Duration of Interest Levy

If the final installment is not paid in full, interest under section 234C is assessed for a month, and if the first, second, and third installments are not paid in full, interest is assessed for three months.

The tax department has assigned the following schedule for the payment of advance tax:

Due Date

Advance tax payable for all taxpayers

other than assesses opting for

presumptive income under Section 44AD

Advance tax payable for

taxpayers opting for the

presumptive income scheme

under Section 44AD

June 15

Up to 15% of the total amount payable

NIL

September 15

Up to 45% of the total amount payable

NIL

December 15

Up to 75% of the total amount payable

NIL

March 15

Up to 100% of the total amount owed

100% advance tax payable

Situations Where Section 234C is Applicable

If you default, the penalty interest you must pay is 1% of the outstanding advance tax amount. The interest is calculated from the respective cut-off dates for every financial quarter up to the date you pay the due amount.

Interest calculation under Section 234C for taxpayers not opting for the Section 44AD presumptive income scheme:

Outstanding Amount

Rate of interest chargeable per month (Simple Interest)

Period of Interest

Amount on which interest is levied

Less than 15% of the total advance tax due paid on or before June 15

1%

3 months

15% of the total advance tax–actual amount deposited within June 15

Less than 45% of the total advance tax due paid on or before September 15

1%

3 months

45% of the total advance tax–actual amount deposited within September 15

Less than 75% of the total advance tax due paid on or before December 15

1%

3 months

75% of the total advance tax–actual amount deposited within December 15

Less than 100% of the total advance tax due paid on or before March 15

1%

100% of the total advance tax–actual amount deposited within March 15

For example, suppose you must pay ₹2,00,000 in advance tax. It is payable in four installments, as described in the table above. But you pay only part of the actual amounts due per installment. Then, the penalty charged will be as follows:

Payment due date

Advance tax payable

Actual tax paid

Deficit (Cumulative)

Penalty applicable (Cumulative)

June 15

30,000

10,000

20,000

@1% X 3 X 20,000 = 600

September 15

90,000

50,000

40,000

@1% X 3 X 40,000=1,200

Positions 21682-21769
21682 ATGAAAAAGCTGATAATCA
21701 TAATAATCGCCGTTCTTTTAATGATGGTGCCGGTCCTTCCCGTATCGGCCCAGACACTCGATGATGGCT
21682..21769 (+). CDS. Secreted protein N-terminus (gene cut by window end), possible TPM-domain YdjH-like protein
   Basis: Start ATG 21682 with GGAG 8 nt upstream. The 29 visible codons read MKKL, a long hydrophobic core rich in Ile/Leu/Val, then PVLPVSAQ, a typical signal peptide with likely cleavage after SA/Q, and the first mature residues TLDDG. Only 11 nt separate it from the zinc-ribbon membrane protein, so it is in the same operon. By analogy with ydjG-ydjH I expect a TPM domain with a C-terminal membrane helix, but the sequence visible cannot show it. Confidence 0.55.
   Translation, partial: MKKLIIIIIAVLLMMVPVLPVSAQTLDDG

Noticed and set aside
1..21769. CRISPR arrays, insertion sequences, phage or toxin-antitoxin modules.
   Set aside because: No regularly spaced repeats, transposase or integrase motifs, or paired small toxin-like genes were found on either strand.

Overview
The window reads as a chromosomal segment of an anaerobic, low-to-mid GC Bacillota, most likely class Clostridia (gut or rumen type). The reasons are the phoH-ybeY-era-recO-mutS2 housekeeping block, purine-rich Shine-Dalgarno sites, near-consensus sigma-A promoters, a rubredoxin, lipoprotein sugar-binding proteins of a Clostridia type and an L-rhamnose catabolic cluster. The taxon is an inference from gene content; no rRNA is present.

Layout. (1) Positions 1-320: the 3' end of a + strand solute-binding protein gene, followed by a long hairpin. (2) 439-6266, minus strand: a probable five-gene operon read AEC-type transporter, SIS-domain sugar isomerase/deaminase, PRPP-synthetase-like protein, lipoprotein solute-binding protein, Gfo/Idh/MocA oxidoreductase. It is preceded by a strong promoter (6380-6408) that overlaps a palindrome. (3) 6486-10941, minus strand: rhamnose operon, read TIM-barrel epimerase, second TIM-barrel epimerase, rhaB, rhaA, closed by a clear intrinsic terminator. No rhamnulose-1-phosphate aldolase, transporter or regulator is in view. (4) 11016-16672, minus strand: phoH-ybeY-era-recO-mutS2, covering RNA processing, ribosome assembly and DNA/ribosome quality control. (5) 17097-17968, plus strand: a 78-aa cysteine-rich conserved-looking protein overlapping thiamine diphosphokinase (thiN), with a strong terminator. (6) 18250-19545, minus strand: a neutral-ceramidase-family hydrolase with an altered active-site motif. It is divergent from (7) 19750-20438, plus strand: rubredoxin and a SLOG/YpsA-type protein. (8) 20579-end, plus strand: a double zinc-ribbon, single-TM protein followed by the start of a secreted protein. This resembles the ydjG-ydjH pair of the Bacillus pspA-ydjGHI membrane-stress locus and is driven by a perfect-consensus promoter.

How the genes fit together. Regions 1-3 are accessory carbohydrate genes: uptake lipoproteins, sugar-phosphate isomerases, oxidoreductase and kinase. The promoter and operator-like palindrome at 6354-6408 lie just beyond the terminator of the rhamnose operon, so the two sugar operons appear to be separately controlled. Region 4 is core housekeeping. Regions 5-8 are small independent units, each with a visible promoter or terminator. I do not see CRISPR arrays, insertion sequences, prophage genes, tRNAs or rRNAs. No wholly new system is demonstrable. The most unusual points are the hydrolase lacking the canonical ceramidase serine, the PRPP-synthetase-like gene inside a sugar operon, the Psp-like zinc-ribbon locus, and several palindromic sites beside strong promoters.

December 15

1,50,000

70,000

80,000

@1% X 3 X 80,000=2,400

March 15

2,00,000

1,00,000

1,00,000

1% X 1 X 1,00,000=1,000

Therefore, the total interest payable is ₹5,200. However, you need not pay any penalty if any deficit crops up due to an incorrect estimation of capital gains or speculative income from the lottery, gambling, etc.

How to Avoid Penalty Payments?

To avoid penalty payments for sections 234A, 234B, and 234C of the Income Tax Act, here are some key steps:

For Section 234A

  • File your return on time: The due date for filing your return depends on your income range and tax liability. Generally, it’s July 31st for Individuals and December 31st for Companies. Aim to file before the deadline to avoid any penalties.
  • Pay your taxes in full: Ensure you pay all outstanding taxes by the due date, along with any applicable interest calculated from the return’s original due date.
  • File revised returns (if applicable): If you discover inaccuracies after filing, file a revised return before the completion of assessment proceedings.

For section 234B

  • Pay advance tax installments: Pay your advance tax installments on time throughout the year, as per the prescribed dates (June 15, September 15, December 15, and March 15).
  • Meet the minimum percentage: Ensure your advance tax installments add up to at least the specified percentage of your total tax liability based on your income category. For most individuals, it’s 75% by December 15th and 100% by March 15th.
  • Pay any shortfall: If you paid less than the required advance tax, pay the balance with interest promptly to avoid further penalties.

For Section 234C

  • Avoid deferment: This option attracts higher interest rates than regular advance tax. Use it only if absolutely necessary.
  • Pay deferred amount promptly: If you have opted for deferred payment, ensure you pay the remaining advance tax and applicable interest by the stipulated date (1st October).

Summing it Up

Taxpayers must embrace diligence to avoid the pitfalls of Sections 234A, 234B, and 234C. Timely filing, full tax payments, and adherence to prescribed advance tax schedules are essential. Filing revised returns when necessary and avoiding unnecessary deferment can safeguard against penalties. As taxpayers navigate these complexities, sticking to these key steps becomes not just a necessity but vital for fiscal responsibility.

Key Takeaways

  • Failure to meet tax return deadlines leads to interest penalties under Section 234A of the Income Tax Act 1961.
  • Taxpayers with a tax liability of ₹10,000 or more in a financial year must pay advance tax in quarterly installments.
  • Taxpayers can pay advance tax in four installments, and failure to do so attracts penalty interest under Section 234C.
  • To avoid penalty payments, you must file returns on time, meeting the specified deadlines to avoid penalties under Sections 234A, 234B, and 234.

- A Consumer Education Initiative series by Kotak Life

Amit Raje
Written By :
Amit Raje

Amit Raje is an experienced marketer who has worked in various Fintechs and leading Financial companies in India. With focused experience in Digital, Amit has pioneered multiple digital commerce in India. Now, close to two decades later, he is the vice president and head of the D2C business department. He masters the skill of strategic management, also being certified in it from IIMA. He has challenged his challenges and contributed his efforts in this journey of digital transformation.

Amit Raje
Reviewed By :
Prasad Pimple

Prasad Pimple has a decade-long experience in the Life insurance sector and as EVP, Kotak Life heads Digital Business. He is responsible for developing user friendly product journeys, creating consumer awareness and helping consumers in identifying need for life insurance solutions. He has 20+ years of experience in creating and building business verticals across Insurance, Telecom and Banking sectors